The News, Again / Lilianne Ruíz

On Friday, the TV News announcer read a press release to inform Cubans that the thirteen people who were invoking the protection of the Catholic Church to protest the situation in Cuba, and who had refused to leave the temple of Charity in Havana, were finally evicted in 10 minutes.

The statement ended with the claim that these people had wanted to bring about a crisis that could be avoided. The means for carrying out the eviction was the order of the bishop, who surrendered to the authorities: the police and state security.

What a lack of gracefulness on the part of the Church! Which urges people to escape the political issue in its temples but considers the Pope’s visit from the diplomatic perspective. There is no reason to open a process, not because of the condescension of the government, but because enjoying the protection of a sanctuary is not a crime.

There is no crime more than that of the man who will not see — as St. Paul would say — with the mind of Christ, which unfortunately seems to be the case with the Cardinal. The Catholic Church has an excellent school of theology but it is cold, very cold. It should return to its first love.

From the moment when the thirteen people were taken to a police station the political tension is evident. The temples have historically been a refuge for citizens from the political authorities, but Cuba does not respect any law, and now it seems that nobody does, not even the Cardinal, with his Vatican education. These thirteen people do not have to be saints, if the Cardinal believed in God and not a politician he would have realized that when we refuse aid to a person whom it is in our hands to help we could be ignoring a messenger of God more worthy than the Pope himself.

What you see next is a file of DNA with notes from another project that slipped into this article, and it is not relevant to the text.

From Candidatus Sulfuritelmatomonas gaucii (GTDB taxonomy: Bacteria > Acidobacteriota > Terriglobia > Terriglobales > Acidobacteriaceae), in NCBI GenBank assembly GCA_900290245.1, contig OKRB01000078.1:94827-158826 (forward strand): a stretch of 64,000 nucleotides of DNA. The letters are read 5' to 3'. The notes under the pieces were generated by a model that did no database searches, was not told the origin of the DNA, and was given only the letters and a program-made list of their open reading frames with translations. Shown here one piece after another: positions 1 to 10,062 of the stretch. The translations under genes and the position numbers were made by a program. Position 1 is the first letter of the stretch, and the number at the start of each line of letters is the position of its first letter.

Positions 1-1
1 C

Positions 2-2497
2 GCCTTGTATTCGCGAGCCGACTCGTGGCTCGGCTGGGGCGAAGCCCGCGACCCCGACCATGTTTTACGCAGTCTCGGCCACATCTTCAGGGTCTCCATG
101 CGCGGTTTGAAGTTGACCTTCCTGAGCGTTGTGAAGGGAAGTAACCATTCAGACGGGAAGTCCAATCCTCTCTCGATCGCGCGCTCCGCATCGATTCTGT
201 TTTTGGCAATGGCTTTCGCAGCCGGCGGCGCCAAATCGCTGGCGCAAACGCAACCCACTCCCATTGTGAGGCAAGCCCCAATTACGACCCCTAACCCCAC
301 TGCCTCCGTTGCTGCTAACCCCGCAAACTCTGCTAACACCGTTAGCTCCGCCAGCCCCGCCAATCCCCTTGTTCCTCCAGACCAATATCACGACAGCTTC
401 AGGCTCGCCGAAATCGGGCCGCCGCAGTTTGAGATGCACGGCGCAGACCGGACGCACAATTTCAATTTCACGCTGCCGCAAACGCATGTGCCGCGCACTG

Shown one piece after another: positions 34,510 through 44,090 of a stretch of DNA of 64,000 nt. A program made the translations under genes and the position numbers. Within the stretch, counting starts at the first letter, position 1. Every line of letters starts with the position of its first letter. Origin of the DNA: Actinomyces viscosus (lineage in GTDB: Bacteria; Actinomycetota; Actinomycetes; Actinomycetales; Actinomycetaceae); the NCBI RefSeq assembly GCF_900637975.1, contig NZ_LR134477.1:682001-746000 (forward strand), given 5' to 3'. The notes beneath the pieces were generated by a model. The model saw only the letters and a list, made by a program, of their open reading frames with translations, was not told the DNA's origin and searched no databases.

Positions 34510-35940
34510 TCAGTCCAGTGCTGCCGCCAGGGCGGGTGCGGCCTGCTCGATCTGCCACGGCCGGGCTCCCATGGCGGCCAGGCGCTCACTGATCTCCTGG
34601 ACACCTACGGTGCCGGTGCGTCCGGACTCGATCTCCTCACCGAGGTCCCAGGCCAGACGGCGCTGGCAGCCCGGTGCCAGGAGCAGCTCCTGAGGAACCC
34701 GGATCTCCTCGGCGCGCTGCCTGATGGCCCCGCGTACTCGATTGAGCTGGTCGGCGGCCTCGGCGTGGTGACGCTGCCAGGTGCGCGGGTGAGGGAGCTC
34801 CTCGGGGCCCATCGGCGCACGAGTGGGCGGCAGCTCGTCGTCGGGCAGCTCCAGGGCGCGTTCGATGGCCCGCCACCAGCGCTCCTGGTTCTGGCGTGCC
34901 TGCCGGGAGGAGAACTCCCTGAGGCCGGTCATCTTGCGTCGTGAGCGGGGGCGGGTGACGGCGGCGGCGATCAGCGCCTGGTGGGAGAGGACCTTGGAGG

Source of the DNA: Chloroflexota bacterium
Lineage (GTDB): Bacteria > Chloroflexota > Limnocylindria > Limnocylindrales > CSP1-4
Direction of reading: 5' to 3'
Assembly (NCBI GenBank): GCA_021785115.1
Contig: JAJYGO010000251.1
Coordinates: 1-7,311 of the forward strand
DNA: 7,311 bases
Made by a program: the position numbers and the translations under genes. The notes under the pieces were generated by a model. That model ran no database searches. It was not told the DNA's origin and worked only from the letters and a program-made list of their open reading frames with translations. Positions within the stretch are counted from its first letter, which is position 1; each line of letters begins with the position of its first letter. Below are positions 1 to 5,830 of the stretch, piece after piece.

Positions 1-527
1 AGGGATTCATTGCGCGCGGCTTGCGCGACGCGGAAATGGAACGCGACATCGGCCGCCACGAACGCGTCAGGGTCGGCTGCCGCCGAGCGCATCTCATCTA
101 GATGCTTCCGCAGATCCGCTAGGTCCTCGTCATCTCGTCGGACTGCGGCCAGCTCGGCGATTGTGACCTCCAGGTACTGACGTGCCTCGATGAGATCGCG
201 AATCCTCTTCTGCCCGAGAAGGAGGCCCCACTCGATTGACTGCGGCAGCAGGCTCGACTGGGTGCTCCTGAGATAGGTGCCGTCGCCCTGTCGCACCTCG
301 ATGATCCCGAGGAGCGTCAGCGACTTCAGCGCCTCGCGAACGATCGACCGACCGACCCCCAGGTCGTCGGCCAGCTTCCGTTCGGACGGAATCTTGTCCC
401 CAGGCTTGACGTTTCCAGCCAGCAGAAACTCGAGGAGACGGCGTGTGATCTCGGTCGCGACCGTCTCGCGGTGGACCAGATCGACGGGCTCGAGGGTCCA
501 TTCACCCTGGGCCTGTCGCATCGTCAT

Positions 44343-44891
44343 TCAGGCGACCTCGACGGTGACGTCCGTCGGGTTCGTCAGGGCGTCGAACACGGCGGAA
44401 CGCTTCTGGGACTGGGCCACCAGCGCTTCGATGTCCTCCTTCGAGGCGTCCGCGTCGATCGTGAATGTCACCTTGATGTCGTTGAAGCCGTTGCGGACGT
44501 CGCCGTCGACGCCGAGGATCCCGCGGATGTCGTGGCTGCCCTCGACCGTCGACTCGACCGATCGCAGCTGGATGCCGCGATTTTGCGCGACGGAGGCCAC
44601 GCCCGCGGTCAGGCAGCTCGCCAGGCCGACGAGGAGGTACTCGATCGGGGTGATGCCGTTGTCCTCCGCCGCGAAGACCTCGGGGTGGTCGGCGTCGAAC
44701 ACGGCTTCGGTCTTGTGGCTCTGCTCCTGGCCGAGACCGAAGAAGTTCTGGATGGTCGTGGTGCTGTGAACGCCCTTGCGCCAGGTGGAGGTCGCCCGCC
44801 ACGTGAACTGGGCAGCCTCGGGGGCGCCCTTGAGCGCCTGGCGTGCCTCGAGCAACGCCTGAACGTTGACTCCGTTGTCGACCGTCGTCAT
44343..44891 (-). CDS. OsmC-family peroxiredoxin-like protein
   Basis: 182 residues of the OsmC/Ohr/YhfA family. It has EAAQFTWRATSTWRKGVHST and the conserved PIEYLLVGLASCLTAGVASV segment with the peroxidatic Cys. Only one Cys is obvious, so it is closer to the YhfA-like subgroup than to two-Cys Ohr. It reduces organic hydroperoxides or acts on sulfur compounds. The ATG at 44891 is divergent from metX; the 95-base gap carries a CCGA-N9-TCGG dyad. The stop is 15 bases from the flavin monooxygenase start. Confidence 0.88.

People have the right to peaceful protest to demand change. That which puts the situation in crisis is the Cuban government  which does not want to be removed from its desperately sad power. And the Church is behaving more like a politician than as an institution protective of human rights. Because it seems that Cuba is condemned by the national — not universal — spirit: abuse, cowardice, boorishness.

The tackiness of the dictatorship of the mob, of the underclass, does not consider the subtleties in a Society. If you stand in front of a police station to protest against the arrest of a Lady in White, the ignorant mob authorities will take you in for disorderly behavior, without considering that a peaceful protest is a means of dialog with power.

Besides, he police to not protect citizens from the arbitrary power of the State, but rather protect the State against the citizens’ protests and actions to demand changes. So, the last thing you would expect is that the vicars of Christ would behave in without the gracefulness that, since the Middle Ages, has supposed a temple to be a beatific and superior shadow superior to any secular power.

Cuba: the rabble, uncouth. I’m not expressing myself for the freedom of this land that ended up killing its Origins. I only dare to fight, with the weapons of the Holy Spirit, for the rights and freedoms of my family, my friends, those close to me, who will continue to believe until the end of time in Christ Jesus.

March 21 2012